How are Universities Responding to the Coronavirus?

by Juliet Terrill | In Academic Advising, University Partners | 1 June 2020 | Updated on: June 3rd, 2020

Universities and students across the world have scrambled to adjust to the complex circumstances brought on by the COVID-19 pandemic. During this stressful and unprecedented time, MPOWER wanted to highlight a few universities who have gone the extra mile for their students, lead the charge against the spread, or shared extra resources. 


Switching to Online Courses

The University of Washington was the first major university in the U.S. to cancel in-person classes on March 6th due to COVID-19 for the safety of their students. Washington state was one of the first U.S. states to be majorly hit by COVID-19, and many workplaces and schools in the state decided it was in their best interest to shut down for the wellbeing of their students and employees.

The entire California State University system has announced they will continue online-only courses in fall 2020. They are one of the first universities to do so for the upcoming semester, but it is likely that many more schools will follow. 


Emergency Funding and Aid

As many students are suffering financially during this global pandemic, a few schools have stepped up and offered emergency aid to those in need. One example is the University of California and California State University systems, both of which will provide DACA students with emergency financial aid using institutional money, as DACA students cannot qualify for federal aid.

The University of Texas has also instituted an Emergency Relief Fund for student support. The funds can help students with a variety of financial needs, including: students who have lost their jobs, emergency healthcare needs, moving and transportation, and housing and food. Additionally, all gifts to the Student Emergency Fund will be matched up to $2 million by the university.


Positive Reactions to Travel Complications

After most study abroad programs were forced to shut down as the virus spread, universities were also closing their campuses back in the U.S. The University of Connecticut decided that this unfairly spent semester required a change in pricing. They were one of the first U.S. schools to provide room and board refunds. This includes prorated refunds for housing, dining plans, and study abroad programs that were discontinued due to the coronavirus pandemic.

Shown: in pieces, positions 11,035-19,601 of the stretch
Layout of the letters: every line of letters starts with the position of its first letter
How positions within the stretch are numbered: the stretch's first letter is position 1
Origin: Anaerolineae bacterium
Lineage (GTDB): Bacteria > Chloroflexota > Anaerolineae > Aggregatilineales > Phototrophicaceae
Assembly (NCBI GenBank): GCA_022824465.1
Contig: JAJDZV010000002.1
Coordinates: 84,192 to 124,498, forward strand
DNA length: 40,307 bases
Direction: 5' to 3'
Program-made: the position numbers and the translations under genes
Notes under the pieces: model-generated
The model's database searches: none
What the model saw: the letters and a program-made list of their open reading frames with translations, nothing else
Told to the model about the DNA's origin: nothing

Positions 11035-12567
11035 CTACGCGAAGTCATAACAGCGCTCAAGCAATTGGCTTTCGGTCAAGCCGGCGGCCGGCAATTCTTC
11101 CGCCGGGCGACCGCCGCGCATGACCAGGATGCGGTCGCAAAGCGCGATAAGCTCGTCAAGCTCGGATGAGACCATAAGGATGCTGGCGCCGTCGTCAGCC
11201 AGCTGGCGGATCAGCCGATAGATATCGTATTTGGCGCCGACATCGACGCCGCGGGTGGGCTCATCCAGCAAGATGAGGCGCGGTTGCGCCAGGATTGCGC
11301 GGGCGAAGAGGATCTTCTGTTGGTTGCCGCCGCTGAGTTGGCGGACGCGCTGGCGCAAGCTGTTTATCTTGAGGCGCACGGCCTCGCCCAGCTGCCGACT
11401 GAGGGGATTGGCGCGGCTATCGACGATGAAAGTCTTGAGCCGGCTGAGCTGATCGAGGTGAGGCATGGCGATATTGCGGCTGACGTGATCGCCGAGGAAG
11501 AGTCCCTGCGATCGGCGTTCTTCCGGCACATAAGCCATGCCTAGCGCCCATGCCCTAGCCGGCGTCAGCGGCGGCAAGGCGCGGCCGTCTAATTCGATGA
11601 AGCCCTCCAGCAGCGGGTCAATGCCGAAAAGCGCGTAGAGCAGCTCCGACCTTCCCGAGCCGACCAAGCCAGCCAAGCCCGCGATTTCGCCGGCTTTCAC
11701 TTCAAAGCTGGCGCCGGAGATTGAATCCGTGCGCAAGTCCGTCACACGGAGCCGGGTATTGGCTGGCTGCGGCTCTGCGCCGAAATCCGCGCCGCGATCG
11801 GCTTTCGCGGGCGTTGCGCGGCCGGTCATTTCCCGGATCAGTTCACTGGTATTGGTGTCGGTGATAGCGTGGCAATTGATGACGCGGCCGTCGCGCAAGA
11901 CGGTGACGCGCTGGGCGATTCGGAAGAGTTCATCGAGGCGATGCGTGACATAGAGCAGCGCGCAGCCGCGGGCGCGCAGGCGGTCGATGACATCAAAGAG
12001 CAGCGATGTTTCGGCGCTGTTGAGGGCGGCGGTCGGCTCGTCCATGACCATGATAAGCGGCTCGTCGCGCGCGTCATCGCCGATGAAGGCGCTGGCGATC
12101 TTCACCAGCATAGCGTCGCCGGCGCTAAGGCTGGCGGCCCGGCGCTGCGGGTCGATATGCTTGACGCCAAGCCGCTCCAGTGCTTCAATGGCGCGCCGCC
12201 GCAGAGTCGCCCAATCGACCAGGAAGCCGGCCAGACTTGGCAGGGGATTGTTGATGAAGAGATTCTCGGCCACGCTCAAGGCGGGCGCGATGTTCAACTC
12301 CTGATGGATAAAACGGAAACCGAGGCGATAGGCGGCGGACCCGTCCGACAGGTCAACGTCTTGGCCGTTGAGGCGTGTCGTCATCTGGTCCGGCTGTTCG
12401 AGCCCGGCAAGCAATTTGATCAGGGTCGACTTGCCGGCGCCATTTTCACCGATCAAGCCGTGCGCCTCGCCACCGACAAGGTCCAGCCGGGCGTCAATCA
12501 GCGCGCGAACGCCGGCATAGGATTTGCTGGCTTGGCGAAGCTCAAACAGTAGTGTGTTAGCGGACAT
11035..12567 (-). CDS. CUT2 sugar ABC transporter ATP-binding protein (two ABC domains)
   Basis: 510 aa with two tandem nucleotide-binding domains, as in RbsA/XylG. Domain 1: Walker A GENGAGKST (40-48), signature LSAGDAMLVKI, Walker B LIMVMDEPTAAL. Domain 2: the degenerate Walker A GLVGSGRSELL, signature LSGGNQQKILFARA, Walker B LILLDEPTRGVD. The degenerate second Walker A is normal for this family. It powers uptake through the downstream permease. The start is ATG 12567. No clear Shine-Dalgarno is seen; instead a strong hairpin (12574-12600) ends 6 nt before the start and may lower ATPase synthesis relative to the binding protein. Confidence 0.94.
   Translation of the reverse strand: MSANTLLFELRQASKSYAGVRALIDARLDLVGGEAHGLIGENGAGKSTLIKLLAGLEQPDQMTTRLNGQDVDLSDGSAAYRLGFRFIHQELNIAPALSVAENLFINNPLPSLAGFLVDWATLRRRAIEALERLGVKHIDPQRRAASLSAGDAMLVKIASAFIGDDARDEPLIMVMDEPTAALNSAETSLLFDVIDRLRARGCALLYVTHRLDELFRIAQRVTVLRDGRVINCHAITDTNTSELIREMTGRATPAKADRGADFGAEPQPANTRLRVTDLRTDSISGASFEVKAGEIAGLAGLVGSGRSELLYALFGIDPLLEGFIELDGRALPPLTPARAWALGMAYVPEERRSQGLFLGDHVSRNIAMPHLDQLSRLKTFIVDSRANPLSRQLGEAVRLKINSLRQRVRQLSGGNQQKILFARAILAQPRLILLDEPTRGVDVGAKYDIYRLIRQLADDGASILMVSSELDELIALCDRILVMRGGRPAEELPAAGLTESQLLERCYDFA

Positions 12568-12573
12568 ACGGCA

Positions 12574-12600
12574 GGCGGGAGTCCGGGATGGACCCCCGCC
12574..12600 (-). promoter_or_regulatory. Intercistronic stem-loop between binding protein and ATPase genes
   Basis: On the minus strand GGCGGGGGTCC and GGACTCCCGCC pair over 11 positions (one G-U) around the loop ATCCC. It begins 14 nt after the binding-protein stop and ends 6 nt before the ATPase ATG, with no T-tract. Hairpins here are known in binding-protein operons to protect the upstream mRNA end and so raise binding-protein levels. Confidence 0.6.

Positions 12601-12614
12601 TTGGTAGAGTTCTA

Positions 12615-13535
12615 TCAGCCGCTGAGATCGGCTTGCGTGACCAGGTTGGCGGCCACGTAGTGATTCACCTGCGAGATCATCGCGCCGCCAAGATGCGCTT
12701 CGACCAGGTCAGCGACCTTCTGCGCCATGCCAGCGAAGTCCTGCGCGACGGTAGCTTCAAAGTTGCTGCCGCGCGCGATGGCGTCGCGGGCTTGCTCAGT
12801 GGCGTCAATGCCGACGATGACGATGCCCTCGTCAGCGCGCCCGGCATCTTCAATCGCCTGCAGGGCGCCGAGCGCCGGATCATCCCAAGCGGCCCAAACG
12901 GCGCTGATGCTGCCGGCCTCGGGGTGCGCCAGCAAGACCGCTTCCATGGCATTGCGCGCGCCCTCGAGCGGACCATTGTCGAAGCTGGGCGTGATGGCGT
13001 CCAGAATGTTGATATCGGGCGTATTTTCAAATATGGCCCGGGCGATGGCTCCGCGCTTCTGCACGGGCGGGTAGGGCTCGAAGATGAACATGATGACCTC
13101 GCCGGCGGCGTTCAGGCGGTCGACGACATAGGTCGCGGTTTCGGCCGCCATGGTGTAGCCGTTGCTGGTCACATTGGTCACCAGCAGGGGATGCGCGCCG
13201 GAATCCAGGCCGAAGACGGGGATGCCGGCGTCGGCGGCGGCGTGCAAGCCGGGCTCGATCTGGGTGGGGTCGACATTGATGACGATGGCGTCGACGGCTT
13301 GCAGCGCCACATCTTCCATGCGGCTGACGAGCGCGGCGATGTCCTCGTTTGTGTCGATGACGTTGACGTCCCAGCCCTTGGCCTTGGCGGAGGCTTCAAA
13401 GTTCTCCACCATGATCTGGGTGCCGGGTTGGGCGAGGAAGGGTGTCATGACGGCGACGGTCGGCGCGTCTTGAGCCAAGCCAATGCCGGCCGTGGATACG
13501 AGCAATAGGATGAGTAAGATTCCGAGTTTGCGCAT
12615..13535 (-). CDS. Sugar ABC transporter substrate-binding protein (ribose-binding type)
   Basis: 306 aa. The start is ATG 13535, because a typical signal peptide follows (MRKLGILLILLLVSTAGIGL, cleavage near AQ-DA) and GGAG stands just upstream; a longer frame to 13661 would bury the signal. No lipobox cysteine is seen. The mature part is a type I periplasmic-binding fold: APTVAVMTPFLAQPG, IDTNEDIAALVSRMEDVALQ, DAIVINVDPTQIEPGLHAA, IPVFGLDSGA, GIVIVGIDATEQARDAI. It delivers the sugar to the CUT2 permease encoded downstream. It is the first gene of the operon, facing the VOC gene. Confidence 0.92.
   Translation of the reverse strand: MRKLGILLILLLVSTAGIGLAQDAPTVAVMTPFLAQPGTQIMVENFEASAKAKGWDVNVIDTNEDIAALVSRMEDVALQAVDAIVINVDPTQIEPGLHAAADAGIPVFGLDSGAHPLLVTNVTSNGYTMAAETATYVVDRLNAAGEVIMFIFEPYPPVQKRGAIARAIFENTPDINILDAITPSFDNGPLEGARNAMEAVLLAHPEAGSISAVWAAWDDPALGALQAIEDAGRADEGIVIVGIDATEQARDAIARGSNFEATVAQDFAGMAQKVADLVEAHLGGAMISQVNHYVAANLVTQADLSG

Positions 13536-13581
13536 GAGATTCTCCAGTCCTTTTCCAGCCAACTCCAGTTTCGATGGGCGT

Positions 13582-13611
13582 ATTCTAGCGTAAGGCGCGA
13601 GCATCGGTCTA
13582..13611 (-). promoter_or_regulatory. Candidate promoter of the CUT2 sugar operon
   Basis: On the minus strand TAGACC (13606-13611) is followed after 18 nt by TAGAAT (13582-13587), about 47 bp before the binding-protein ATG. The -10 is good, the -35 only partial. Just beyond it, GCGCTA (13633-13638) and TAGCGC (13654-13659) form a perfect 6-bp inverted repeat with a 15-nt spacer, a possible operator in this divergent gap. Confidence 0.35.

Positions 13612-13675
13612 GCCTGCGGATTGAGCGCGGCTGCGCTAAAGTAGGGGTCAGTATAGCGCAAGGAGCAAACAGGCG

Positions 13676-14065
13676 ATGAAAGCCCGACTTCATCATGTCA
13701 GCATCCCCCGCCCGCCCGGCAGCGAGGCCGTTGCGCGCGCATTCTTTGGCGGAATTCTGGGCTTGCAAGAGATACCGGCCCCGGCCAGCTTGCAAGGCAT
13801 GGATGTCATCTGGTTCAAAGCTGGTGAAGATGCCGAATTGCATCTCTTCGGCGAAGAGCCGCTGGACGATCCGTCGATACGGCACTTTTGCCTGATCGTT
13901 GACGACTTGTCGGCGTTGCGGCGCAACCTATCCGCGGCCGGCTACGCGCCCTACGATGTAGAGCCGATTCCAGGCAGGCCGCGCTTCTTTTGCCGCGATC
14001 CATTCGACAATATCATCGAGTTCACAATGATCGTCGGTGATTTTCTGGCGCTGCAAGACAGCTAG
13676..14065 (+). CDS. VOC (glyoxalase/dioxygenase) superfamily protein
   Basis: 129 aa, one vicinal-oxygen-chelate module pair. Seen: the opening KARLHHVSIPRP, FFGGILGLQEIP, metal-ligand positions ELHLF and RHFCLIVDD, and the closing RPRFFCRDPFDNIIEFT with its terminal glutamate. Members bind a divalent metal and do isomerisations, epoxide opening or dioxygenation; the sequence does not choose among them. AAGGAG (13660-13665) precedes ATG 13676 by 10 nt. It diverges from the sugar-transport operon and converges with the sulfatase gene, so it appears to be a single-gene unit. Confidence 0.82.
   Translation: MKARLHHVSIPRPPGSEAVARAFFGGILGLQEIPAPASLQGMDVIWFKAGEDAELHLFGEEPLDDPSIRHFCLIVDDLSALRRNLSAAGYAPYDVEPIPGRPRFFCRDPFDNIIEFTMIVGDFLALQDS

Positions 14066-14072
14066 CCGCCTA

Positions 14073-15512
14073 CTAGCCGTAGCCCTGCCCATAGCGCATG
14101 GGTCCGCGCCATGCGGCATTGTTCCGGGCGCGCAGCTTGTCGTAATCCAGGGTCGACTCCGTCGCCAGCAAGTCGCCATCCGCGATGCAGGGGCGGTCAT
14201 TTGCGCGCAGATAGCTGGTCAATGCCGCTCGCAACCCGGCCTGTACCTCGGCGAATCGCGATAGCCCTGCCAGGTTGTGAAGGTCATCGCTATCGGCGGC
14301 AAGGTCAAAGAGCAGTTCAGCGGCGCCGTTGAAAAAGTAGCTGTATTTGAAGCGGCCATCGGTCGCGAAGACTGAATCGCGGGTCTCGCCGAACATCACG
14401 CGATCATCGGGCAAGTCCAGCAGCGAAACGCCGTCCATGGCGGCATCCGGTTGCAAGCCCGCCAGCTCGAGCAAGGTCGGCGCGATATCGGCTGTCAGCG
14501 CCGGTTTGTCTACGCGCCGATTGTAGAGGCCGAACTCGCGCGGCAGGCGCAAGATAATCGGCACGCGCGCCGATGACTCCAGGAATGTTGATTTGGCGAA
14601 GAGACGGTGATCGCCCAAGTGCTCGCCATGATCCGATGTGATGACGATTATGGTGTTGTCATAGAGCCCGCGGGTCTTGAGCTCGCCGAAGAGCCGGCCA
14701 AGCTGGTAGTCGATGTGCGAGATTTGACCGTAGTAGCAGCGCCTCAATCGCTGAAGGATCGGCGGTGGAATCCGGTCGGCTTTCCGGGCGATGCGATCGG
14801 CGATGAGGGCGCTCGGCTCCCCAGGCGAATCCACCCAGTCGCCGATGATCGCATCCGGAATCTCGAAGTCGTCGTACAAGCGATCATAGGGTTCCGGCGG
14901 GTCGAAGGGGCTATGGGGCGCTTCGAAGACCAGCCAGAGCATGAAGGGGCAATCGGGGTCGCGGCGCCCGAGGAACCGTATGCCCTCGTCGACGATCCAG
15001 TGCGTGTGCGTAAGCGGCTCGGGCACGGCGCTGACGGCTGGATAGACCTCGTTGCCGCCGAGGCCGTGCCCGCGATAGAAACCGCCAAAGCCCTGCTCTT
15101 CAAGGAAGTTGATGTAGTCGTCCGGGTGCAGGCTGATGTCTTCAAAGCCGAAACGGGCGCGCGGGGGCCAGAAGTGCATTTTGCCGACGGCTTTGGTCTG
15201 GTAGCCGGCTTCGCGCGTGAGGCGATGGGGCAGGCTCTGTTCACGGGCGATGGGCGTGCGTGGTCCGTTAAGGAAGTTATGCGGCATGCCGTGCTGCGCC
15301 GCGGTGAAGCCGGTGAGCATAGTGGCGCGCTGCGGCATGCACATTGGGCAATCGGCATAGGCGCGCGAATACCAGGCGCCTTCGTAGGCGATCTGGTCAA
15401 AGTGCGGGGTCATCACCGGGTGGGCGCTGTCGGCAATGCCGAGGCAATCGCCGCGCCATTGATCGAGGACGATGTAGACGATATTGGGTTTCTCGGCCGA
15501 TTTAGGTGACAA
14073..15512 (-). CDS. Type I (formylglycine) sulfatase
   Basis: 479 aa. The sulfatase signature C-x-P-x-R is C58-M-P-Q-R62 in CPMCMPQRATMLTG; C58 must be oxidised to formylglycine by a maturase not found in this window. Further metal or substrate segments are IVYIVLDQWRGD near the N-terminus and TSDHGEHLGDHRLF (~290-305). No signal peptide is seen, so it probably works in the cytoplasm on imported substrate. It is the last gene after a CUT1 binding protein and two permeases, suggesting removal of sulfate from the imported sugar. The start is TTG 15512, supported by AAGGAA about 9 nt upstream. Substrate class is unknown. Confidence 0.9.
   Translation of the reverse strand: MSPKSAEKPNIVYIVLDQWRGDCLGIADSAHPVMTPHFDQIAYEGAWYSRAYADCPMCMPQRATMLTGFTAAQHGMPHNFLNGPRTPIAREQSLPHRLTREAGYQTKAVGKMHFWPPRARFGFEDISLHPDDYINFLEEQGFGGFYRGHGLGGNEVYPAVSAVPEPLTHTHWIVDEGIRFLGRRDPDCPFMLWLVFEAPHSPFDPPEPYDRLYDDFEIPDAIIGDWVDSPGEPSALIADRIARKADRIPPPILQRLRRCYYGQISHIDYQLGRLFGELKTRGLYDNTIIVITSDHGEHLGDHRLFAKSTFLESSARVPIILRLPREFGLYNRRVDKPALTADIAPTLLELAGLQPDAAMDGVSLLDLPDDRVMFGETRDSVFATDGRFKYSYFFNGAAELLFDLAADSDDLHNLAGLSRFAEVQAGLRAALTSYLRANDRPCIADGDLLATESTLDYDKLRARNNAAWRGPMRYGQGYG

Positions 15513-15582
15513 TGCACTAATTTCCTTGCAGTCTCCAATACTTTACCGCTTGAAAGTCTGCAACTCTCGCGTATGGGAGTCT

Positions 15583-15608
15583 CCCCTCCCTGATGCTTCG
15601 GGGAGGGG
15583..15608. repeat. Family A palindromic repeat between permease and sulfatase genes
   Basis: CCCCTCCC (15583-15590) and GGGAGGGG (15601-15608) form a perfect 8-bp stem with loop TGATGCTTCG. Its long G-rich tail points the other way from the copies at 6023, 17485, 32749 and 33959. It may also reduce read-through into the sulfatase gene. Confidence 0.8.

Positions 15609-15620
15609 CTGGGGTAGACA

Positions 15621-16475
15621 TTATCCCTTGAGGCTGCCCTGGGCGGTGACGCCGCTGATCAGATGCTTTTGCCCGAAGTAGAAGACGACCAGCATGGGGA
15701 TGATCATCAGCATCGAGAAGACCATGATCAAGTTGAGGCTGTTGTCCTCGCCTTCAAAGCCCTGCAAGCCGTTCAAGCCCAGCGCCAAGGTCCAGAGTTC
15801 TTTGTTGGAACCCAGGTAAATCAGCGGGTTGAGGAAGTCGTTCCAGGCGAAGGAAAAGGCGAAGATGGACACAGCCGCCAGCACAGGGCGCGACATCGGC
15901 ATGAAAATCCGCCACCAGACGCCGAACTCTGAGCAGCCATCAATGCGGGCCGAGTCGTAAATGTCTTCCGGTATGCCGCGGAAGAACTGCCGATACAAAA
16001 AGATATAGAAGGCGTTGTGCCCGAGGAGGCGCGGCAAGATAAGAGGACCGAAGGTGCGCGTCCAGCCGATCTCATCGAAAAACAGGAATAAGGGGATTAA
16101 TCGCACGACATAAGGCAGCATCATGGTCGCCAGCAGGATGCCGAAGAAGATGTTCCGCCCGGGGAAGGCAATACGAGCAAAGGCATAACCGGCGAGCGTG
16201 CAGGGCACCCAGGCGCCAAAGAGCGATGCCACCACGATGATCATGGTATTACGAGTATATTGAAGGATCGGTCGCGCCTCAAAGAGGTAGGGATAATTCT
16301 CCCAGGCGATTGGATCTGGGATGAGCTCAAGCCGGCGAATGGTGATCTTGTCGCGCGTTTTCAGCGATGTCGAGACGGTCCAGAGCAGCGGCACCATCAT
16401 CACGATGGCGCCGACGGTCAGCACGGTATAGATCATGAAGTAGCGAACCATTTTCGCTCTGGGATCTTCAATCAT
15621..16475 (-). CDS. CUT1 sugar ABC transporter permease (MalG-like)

Michigan State University is thinking ahead to the travel complications facing their fall international students, as the university serves over 6,000. The international admissions office is offering students the option to defer to January 2021 if they are unable to arrive in the fall or feel unsafe to travel internationally at that time. In the meantime, Michigan State is issuing I-20s to their international students so that they may get their visas as soon as appointments are available. They are also encouraging students to take online classes in the fall if they defer their U.S. arrival for a semester.


Mental Health Support

When universities shut down and a ‘new normal’ took over, many students may have found themselves dealing with more stress and anxiety than usual. Thankfully, many universities recognized this need and have offered their typical university counseling resources through telehealth practices online. 

In one instance, the University of California—Berkeley, decided to move to a pass-fail system for their undergraduate students this term to prioritize mental and physical health over academic achievement. A few other schools have offered students the option to switch to pass-fail this semester, including Duke, MIT, and Georgetown.

William & Mary has seen a greater interest in their resilience-focused programs during the pandemic since students have been sent home. The need for these telehealth style resources is higher than ever, and the students have more free time at home to take advantage of the offerings. These programs include virtual videos such as guided meditation and art-therapy, and more than 13,000 people have participated. 

Two other U.S. universities, the University of Florida and Temple University, are providing additional mental health resources for their students online. The University of Florida is hosting online wellness webinars to provide mental health information to students. These are hosted weekly and will continue into the summer months. Temple University is offering daily open group therapy sessions on Zoom for students to drop in and discuss any academic and emotional struggles with their peers.

Author: View all post by Juliet Terrill

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